With approval, Baqsimi, which was approved for adults and children as young as 4, becomes the first approved treatment of hypoglycemia that can be administered without an injection.
The US Food and Drug Administration (FDA) has announced the approval of Eli Lilly and Company’s nasal powder glucagon (Baqsimi) for the treatment of severe hypoglycemia.
The nasal powder, which is administered via an intranasal spray, is the first approved treatment for severe hypoglycemia that can be administered without an injection. The spray will come in a single-use dispenser that can be given to a person suffering a severe hypoglycemic episode.
“This new way to administer glucagon may simplify the process, which can be critical during an episode, especially since the patient may have lost consciousness or may be having a seizure,” said Janet Woodcock, MD, director of the FDA’s Center for Drug Evaluation and Research In those situations, we want the process to treat the suffering person to be as simple as possible.”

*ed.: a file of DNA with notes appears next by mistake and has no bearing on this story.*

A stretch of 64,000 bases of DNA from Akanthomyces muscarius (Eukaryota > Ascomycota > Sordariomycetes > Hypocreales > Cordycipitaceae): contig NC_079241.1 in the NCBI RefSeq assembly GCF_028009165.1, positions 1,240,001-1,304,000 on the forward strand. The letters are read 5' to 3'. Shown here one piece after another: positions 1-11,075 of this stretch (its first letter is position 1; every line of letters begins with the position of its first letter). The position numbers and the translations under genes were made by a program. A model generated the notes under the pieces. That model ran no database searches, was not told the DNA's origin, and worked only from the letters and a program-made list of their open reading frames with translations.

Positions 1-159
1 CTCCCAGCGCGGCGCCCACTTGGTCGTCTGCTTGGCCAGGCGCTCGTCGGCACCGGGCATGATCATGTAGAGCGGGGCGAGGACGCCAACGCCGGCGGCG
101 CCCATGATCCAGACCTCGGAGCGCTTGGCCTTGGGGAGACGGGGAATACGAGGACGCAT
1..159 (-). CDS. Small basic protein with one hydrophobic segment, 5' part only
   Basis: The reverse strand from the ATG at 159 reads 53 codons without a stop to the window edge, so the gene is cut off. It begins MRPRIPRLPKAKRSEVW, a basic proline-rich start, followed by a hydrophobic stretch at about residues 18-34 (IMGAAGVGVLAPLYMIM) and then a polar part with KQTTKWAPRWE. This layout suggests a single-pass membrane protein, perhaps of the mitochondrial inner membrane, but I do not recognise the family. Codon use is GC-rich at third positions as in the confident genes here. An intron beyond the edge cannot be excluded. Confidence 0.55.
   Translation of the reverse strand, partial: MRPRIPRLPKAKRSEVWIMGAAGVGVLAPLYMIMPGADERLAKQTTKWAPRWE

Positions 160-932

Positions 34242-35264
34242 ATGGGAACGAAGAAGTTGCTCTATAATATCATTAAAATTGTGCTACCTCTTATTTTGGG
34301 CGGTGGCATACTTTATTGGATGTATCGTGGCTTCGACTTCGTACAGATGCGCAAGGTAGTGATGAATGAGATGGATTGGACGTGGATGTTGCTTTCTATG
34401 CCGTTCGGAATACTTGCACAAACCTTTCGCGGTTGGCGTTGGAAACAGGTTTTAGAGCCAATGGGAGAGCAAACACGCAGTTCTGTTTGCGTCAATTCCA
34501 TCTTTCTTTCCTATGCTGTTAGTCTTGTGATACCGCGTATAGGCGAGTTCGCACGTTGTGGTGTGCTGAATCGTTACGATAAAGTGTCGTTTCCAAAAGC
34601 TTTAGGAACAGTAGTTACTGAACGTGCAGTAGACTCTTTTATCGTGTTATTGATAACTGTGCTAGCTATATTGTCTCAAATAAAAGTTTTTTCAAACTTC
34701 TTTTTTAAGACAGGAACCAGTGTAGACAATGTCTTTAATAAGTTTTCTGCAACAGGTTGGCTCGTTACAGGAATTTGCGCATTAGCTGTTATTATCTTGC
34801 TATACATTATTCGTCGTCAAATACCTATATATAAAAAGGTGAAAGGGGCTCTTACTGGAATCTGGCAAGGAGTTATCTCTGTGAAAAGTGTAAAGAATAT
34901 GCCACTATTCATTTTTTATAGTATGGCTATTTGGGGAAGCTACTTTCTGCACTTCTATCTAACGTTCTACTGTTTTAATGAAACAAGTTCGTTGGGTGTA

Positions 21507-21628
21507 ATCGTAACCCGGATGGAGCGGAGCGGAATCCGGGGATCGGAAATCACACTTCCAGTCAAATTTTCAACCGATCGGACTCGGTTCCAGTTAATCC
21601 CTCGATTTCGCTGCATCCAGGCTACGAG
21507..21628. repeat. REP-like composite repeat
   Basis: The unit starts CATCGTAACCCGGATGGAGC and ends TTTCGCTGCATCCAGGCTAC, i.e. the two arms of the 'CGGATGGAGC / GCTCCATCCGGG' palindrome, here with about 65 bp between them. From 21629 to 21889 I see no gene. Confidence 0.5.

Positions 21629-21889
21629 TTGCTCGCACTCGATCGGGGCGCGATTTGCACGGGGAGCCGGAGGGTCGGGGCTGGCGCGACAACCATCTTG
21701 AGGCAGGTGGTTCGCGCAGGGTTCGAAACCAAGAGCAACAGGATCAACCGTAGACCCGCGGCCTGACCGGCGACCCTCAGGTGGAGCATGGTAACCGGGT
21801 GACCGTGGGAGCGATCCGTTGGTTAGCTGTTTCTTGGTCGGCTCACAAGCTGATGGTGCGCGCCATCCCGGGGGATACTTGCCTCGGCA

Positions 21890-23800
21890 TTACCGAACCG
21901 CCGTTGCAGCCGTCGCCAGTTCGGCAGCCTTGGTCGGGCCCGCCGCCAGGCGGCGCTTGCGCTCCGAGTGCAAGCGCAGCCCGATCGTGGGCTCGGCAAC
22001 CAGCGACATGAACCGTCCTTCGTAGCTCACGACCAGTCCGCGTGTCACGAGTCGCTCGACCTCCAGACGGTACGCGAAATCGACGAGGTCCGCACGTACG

The safety and efficacy of Baqsimi nasal powder glucagon was evaluated in 2 studies, which involved 83 and 70 adults with diabetes, that compared single dose Baqsimi to a single dose of glucagon injection. Investigators found that Baqsimi adequately increased blood sugar levels. Additionally, similar results were observed in a pediatric study of 48 patients over the age of 4 with type 1 diabetes.
In a press release, the FDA advised Baqsimi should not be taken by patients with pheochromocytoma or who have insulinoma. The release also noted Baqsimi carries a warning Baqsimi carries a warning that is should be used with caution by those who have been fasting for long periods, have an adrenal insufficiency, or have chronic hypoglycemia caused by low levels of releasable glucose in the liver.
The most common adverse reactions associated with Baqsimi are nausea, vomiting, headache, upper respiratory tract irritation, watery eyes, redness of eyes and itchiness. Adverse reactions of Baqsimi are similar to that of injectable glycogen, with the addition of nasal and eye-related symptoms — the FDA release noted this was due to the way the drug is administered.